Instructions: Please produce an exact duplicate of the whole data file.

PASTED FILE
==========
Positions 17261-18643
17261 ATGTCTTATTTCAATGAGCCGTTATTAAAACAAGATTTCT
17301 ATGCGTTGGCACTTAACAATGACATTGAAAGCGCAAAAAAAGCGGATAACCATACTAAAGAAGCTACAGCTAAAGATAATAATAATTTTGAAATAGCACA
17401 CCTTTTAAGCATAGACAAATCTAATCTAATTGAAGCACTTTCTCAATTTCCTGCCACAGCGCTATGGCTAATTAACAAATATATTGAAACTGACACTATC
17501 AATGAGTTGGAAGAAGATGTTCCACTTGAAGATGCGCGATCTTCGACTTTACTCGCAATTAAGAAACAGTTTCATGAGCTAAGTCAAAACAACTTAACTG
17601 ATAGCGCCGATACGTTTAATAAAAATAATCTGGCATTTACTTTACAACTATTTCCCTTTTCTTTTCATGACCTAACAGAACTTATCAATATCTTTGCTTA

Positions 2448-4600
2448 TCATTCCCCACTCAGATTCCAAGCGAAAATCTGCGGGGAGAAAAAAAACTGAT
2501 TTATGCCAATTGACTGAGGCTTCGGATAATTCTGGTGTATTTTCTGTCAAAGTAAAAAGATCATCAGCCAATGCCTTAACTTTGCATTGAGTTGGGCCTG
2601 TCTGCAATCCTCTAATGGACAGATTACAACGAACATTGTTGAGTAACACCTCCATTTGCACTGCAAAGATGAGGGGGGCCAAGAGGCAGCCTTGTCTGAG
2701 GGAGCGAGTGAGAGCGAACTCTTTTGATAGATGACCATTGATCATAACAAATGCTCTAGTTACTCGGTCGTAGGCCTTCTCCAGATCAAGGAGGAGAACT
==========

Positions 17261-18643
17261 ATGTCTTATTTCAATGAGCCGTTATTAAAACAAGATTTCT
17301 ATGCGTTGGCACTTAACAATGACATTGAAAGCGCAAAAAAAGCGGATAACCATACTAAAGAAGCTACAGCTAAAGATAATAATAATTTTGAAATAGCACA
17401 CCTTTTAAGCATAGACAAATCTAATCTAATTGAAGCACTTTCTCAATTTCCTGCCACAGCGCTATGGCTAATTAACAAATATATTGAAACTGACACTATC
17501 AATGAGTTGGAAGAAGATGTTCCACTTGAAGATGCGCGATCTTCGACTTTACTCGCAATTAAGAAACAGTTTCATGAGCTAAGTCAAAACAACTTAACTG
17601 ATAGCGCCGATACGTTTAATAAAAATAATCTGGCATTTACTTTACAACTATTTCCCTTTTCTTTTCATGACCTAACAGAACTTATCAATATCTTTGCTTA

Positions 2448-4600
2448 TCATTCCCCACTCAGATTCCAAGCGAAAATCTGCGGGGAGAAAAAAAACTGAT
2501 TTATGCCAATTGACTGAGGCTTCGGATAATTCTGGTGTATTTTCTGTCAAAGTAAAAAGATCATCAGCCAATGCCTTAACTTTGCATTGAGTTGGGCCTG
2601 TCTGCAATCCTCTAATGGACAGATTACAACGAACATTGTTGAGTAACACCTCCATTTGCACTGCAAAGATGAGGGGGGCCAAGAGGCAGCCTTGTCTGAG
2701 GGAGCGAGTGAGAGCGAACTCTTTTGATAGATGACCATTGATCATAACAAATGCTCTAGTTACTCGGTCGTAGGCCTTCTCCAGATCAAGGAGGAGAACT